Human Resource Blog

Where HR Professionals Seek Answers

A Practical Source For Your Daily HR Needs.Lets Build An HR Blog Community Together! Want To Share Your HR Knowledge Or Gain Knowledge Through Other Professionals?Lets Discuss HR!



Is it a HIPPA violation if this occurred: I was helping a new hire and telling him that he needed to be careful with others taking his hours. (Many try to send others home when slow). He then replied, “Oh let me guess who does that, it’s that girl Zoey, isn’t she on FMLA and always calls out?” This new employee at our office had not met “Zoey” so we believe this new hire heard it from someone in management in the office. Can you please advise?

The Health Insurance Portability and Accountability Act (HIPAA) mandates that covered entities comply with requirements to protect the privacy and security of health information. Covered entities are health care clearinghouses, certain health care providers, and health plans. Common covered entities include doctors, clinics, company health plans and government programs that pay for healthcare.

The HIPAA Privacy Rule protects “individually identifiable health information”, including data that relates to:

  • an individual’s past, present or future physical or mental health or condition,
  • the provision of health care to an individual, or
  • the past, present, or future payment for the provision of health care to an individual;

and data that identifies an individual or for which there is a reasonable basis to believe it can be used to identify an individual. Individually identifiable health information includes many common identifiers (e.g., name, address, birth date, Social Security Number).

The Privacy Rule doesn’t regulate every employer, only those considered covered entities. An employer is not defined as a covered entity just by being any employer or by offering group healthcare coverage.

Basically, in order for a HIPAA violation to occur the employee (“someone in management”) must work for a covered entity and he/she must have disclosed protected health information. Stating an employee is on leave under the Family & Medical Leave Act (FMLA) doesn’t constitute disclosing protected health information.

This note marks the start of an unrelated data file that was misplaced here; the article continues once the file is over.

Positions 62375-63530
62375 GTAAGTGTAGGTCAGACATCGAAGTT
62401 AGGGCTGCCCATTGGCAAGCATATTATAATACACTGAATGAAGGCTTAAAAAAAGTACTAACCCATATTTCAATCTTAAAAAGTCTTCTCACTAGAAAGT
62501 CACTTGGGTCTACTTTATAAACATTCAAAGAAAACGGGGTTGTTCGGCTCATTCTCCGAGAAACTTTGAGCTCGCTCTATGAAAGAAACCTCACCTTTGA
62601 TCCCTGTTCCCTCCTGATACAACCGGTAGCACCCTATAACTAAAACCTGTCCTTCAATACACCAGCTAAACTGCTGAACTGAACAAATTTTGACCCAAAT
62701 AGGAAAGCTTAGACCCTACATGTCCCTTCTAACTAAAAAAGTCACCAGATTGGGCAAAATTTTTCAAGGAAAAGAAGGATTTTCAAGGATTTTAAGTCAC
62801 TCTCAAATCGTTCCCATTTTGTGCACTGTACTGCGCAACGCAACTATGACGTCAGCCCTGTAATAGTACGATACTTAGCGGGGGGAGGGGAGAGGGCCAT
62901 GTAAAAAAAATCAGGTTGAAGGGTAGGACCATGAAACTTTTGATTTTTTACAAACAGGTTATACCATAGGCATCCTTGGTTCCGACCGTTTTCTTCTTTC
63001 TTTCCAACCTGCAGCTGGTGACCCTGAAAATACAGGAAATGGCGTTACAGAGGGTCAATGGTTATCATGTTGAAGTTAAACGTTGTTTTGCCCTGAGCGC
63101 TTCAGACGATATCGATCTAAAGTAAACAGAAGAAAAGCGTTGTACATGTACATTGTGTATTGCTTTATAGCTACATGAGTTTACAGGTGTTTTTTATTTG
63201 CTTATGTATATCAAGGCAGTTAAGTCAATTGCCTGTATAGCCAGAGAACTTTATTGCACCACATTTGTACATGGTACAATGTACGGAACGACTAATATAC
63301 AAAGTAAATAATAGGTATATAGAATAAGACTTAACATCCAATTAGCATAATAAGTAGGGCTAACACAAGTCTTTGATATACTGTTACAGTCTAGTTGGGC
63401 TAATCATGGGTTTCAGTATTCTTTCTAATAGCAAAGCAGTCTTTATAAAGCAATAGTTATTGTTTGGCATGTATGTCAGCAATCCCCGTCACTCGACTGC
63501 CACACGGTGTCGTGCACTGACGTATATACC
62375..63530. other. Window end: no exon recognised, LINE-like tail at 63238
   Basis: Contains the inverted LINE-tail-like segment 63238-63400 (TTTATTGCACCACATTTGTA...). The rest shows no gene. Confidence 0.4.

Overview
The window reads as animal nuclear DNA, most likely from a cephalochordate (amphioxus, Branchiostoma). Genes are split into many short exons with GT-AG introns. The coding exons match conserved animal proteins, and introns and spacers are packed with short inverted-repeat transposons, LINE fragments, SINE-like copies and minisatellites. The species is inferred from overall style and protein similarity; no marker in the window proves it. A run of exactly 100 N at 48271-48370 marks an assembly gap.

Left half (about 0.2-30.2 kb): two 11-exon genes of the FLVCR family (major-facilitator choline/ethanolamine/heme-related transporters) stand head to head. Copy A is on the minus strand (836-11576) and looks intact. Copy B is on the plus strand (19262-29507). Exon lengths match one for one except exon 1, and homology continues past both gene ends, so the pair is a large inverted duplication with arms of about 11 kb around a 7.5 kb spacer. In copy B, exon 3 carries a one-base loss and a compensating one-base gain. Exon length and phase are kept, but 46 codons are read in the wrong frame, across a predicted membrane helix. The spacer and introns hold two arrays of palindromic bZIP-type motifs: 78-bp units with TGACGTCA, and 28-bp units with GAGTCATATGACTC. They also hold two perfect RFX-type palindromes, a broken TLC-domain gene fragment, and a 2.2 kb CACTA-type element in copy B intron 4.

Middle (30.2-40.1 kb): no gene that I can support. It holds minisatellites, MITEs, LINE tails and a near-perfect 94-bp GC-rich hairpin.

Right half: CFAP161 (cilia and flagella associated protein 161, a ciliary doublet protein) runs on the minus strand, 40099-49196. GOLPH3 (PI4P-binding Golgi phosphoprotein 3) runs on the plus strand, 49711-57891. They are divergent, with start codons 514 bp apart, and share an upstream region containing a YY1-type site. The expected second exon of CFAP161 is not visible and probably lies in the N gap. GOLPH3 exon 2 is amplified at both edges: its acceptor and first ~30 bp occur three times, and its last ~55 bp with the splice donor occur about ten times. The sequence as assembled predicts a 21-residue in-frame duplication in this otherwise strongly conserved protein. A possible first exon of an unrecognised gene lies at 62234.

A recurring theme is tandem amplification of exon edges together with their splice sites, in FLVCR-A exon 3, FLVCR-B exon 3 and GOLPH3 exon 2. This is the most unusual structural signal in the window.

Though the comments are most likely not HIPAA violations, there is still an issue that must be addressed.

Obviously, comments are being made about an employee’s FMLA absences. Depending upon the types of comments and subsequent treatment of the employee on FMLA leave, there may be an issue of retaliation.

It’s unlawful to discriminate or retaliate against an employee who has used FMLA leave or to use the taking of FMLA leave as a negative factor in any employment actions such as hiring, promotion decisions, or disciplinary actions. Any comments being made about the employee on FMLA leave can be evidence to support a retaliation claim if the employee on FMLA leave perceives his/her manager is taking adverse action against her.

So, it’s best to discuss the situation with the manager or management team in question. Let them know that it’s inappropriate to comment on an employee’s absence with other employees. Remind them of their responsibilities under HIPAA, if applicable, and the FMLA. Further, make sure they’re aware that managers and supervisors can be held individually liable for FMLA violations.


This entry was posted on Tuesday, August 16th, 2016 at 7:52 pm and is filed under
Labor Laws.
You can follow any responses to this entry through the RSS 2.0 feed.
You can leave a response, or trackback from your own site.

Leave a Reply

  • [ Back ]
  • WP-SpamFree by Pole Position Marketing

Home Ask a Question Archives

© 2008, All Rights Reserved